There is among us today a pseudo-mysticism which affects a tender intimacy with God but lacks that breathless awe which the true worshiper must always feel in the presence of the Holy God. This simpering spirit sometimes expresses itself in religious baby talk wholly unworthy of those who are addressing the Most High.

To hear a so-called Christian … addressing words of saccharine sweetness to one whom he or she calls “Jesus dear,” is a shocking experience for anyone who has once seen heaven opened and stood speechless before the Holy Presence. No one who has ever bowed before the Burning Bush can thereafter speak lightly of God, much less be guilty of levity in addressing Him.

When Horace Bushnell prayed in the field under the night sky, his friend who knelt by his side drew in his arms close to his body. “I was afraid to stretch out my hands,” he said, “lest I touch God.” TET069-070

God, I come to You in intimacy, but also with the awe and reverence of a subject before a majestic King. Amen.[1]

[1] Tozer, A. W., & Eggert, R. (2015). Tozer on the almighty god: a 365-day devotional. Chicago, IL: Moody Publishers.

December 23 Responding to Christ’s Exaltation

“That at the name of Jesus every knee should bow … and that every tongue should confess that Jesus Christ is Lord.”

Philippians 2:10–11


The proper response to Christ’s exaltation is to worship Him.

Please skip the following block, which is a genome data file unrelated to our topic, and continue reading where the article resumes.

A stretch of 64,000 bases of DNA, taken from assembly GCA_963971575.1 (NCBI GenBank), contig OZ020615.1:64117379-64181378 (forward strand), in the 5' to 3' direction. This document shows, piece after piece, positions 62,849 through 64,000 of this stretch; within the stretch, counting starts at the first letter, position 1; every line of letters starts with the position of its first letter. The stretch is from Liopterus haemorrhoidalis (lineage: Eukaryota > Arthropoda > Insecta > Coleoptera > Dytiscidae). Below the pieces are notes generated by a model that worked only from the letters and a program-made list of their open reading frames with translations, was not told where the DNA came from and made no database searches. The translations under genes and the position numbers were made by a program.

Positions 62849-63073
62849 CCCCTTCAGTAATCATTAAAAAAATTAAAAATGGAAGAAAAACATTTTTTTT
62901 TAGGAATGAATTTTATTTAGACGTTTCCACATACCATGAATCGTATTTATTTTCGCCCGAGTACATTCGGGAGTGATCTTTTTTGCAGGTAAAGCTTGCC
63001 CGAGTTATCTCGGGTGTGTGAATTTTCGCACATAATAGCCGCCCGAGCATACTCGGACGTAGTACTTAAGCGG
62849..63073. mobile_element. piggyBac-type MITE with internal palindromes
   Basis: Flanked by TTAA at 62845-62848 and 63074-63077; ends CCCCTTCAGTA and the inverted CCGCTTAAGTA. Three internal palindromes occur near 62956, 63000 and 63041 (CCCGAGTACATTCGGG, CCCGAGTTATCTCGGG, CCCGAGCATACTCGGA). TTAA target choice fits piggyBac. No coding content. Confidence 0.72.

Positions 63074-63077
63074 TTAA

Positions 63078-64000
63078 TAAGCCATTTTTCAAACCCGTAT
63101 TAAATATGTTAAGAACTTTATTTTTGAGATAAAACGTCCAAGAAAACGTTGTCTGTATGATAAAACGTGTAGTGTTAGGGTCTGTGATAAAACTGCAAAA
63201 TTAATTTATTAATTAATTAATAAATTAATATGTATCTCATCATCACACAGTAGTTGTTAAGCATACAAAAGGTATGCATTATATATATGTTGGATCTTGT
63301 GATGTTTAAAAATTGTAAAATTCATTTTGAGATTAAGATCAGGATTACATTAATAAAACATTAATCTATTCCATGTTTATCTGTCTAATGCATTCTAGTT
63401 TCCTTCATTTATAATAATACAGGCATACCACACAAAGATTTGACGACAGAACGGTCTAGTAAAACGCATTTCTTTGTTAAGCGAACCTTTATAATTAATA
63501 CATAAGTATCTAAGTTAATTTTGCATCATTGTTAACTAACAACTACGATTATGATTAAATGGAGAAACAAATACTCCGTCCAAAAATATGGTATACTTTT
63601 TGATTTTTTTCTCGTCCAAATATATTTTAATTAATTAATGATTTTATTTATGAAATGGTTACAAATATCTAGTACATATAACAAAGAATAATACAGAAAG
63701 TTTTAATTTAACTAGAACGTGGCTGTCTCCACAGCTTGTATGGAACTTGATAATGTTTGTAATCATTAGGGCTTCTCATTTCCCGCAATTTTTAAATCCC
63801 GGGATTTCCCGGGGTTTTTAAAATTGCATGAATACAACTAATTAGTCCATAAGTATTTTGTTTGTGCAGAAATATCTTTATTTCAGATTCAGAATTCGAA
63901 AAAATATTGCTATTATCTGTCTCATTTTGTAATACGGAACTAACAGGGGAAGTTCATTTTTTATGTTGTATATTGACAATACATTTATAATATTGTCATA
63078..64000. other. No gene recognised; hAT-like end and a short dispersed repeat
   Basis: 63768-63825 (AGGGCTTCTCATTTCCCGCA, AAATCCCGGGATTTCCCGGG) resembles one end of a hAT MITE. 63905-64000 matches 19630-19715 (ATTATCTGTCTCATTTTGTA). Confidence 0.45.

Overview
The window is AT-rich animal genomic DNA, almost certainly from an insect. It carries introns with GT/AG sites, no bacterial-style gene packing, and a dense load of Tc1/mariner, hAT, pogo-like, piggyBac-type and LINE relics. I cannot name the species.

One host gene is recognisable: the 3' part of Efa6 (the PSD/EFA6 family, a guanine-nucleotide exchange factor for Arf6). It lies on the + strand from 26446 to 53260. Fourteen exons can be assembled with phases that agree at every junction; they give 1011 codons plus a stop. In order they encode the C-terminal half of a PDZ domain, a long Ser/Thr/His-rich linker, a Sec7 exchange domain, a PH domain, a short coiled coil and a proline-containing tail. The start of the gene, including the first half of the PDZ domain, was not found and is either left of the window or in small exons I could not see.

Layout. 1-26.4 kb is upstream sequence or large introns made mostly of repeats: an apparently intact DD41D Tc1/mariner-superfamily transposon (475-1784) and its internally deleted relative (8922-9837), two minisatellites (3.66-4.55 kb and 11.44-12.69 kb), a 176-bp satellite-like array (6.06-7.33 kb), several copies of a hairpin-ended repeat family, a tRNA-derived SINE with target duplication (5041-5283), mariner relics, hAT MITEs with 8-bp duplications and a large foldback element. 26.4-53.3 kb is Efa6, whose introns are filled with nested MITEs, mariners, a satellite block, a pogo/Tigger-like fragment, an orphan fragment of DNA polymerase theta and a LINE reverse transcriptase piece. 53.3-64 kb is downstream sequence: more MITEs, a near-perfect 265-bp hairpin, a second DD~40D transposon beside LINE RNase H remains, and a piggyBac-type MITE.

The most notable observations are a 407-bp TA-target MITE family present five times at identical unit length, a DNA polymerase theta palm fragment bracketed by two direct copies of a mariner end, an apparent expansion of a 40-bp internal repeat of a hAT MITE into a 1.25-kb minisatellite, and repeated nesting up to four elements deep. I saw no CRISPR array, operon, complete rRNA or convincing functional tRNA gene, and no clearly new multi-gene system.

Philippians 2:10–11 gives the only proper response to Christ’s exaltation: everyone is to bow before Him and acknowledge Him as Lord. Verse 10 begins with the Greek word hina (“that”), which indicates purpose or result. God’s express purpose is that Christ’s exaltation will result in our worshiping Him. We might translate the sentence, “He was given the name that is above every name in order that at the name of Jesus every knee will bow and every tongue confess that Jesus Christ is Lord.” The reason Christ was given the name Lord was to put Him in authority and cause everyone to bow to Him. The subjunctive mood (“every knee should bow”) implies that every knee will bow.

Christ is to be acknowledged as Lord because He is God. By God’s grace some are enabled to acknowledge Christ’s lordship by choice. Others will bow to Him because they are forced to do so. The phrases “every knee should bow” (v. 10) and “every tongue should confess” (v. 11) are taken from Isaiah 45:23. Isaiah 45–46 clearly establishes that God is Lord and sovereign. He is in charge. In Philippians, Paul affirms the same truth about Jesus Christ—every knee will bow, and every tongue will confess that He is Lord of all.

We know Christ as the Lord, and we know Him as Jesus—the names of His exaltation and humiliation. But He must be known as both in order to be known at all. One receives the gift of salvation by receiving both the humiliated Savior and by bowing the knee to a majestic, sovereign God.


Suggestions for Prayer: Psalm 89 focuses on the rule and reign of Christ. Bow before Him as the exalted King by using verses 8–18 as the basis of your own prayer of worship.

For Further Study: Read Revelation 5:11–14. What is Christ worthy to receive? ✧ In verse 13 who is speaking? ✧ What was the response of the four living creatures and elders (v. 14)?[1]